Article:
Markets may be too complacent over Brexit risk, BlackRock says
By Jamie McGeever
LONDON (Reuters) - Financial markets, particularly equities, may be under-pricing the risk of Britain leaving the European Union, the world's largest asset manager said on Thursday, two weeks before Britons vote in a referendum on EU membership.
Owen Murfin, co-lead manager for global bond strategies at Blackrock BLK.N., said that markets appear to be treating the possibility of Brexit as a local event rather than a globally systemic risk.
"There might be a little bit too much complacency. I would think that Brexit probably should be seen, in the context of the near term, as a bigger deal," Murfin told reporters at the firm's fixed-income outlook briefing in London.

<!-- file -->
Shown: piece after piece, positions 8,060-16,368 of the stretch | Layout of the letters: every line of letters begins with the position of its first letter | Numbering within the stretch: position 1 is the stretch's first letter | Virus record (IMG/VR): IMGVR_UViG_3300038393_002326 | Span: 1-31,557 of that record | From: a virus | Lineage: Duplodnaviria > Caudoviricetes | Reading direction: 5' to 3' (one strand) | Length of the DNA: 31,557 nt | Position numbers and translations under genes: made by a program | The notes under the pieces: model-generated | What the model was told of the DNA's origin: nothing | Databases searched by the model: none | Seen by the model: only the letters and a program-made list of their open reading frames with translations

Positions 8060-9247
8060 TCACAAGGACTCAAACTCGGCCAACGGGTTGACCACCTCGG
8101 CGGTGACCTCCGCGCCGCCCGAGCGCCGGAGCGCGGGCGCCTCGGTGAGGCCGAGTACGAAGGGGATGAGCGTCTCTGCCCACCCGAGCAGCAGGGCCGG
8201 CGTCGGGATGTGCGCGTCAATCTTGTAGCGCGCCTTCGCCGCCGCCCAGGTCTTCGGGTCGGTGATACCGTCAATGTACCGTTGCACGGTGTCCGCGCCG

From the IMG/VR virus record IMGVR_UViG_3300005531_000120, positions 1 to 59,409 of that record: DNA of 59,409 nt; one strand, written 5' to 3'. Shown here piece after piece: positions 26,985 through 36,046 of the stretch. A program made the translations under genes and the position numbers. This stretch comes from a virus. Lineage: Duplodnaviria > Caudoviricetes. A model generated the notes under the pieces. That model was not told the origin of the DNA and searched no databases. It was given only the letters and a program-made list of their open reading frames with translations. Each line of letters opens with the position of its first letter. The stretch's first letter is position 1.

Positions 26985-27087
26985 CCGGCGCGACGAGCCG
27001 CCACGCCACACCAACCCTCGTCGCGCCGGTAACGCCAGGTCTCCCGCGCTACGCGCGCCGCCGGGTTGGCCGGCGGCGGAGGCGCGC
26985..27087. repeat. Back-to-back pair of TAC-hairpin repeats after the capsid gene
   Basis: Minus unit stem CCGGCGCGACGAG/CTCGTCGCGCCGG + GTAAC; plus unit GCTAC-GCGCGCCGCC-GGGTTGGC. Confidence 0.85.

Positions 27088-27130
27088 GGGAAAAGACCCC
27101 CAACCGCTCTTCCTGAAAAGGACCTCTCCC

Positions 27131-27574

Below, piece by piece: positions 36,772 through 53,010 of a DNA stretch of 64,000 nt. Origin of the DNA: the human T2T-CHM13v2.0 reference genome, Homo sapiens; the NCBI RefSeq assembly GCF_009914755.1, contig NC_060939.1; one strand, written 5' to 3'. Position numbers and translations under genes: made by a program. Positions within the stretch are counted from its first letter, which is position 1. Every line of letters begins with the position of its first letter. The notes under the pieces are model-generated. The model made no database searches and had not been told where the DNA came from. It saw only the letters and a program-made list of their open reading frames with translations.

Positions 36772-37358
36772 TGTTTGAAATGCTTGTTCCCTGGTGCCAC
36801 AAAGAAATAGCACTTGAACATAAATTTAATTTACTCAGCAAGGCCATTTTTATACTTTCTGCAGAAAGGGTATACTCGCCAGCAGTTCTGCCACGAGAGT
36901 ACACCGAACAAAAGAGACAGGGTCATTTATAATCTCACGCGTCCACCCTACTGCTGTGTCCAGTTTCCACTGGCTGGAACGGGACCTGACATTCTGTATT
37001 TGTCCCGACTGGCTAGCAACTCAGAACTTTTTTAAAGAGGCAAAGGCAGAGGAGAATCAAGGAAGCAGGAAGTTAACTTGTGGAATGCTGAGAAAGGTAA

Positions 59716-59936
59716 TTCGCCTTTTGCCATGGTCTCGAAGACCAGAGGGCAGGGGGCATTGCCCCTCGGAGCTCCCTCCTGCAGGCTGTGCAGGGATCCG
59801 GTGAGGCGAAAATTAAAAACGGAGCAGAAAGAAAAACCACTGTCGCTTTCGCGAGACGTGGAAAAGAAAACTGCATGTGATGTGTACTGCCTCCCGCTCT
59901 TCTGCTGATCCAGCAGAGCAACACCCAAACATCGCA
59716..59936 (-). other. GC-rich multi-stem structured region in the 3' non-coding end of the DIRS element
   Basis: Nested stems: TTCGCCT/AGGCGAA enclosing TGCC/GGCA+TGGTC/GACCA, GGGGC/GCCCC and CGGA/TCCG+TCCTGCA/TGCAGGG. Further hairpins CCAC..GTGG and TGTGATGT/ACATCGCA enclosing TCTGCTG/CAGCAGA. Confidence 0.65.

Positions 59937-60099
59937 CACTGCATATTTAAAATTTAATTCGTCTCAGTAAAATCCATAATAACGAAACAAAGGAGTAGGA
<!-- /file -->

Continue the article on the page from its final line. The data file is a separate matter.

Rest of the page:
"We've got to be careful ... and with equity markets very close to their highs I think it's a sensible time to take a bit of risk off, because the outcome is very uncertain," he said.
The S&P 500 .SPX is near a record high, and even Britain's FTSE 100 .FTSE is outperforming its European and Japanese peers this year.
New York-based BlackRock oversaw $4.7 trillion in assets globally as of March 31. Of that, $1.5 trillion was in fixed income assets.
A British vote to stay in the EU could lead to a recalibration of the country's interest rate outlook, with rates and yields likely to move up to be more in line with their U.S. equivalents, Murfin and his colleagues said.
Overall, ultra-low bond yields, interest rates and returns are fast becoming the main concern for investors. Continued...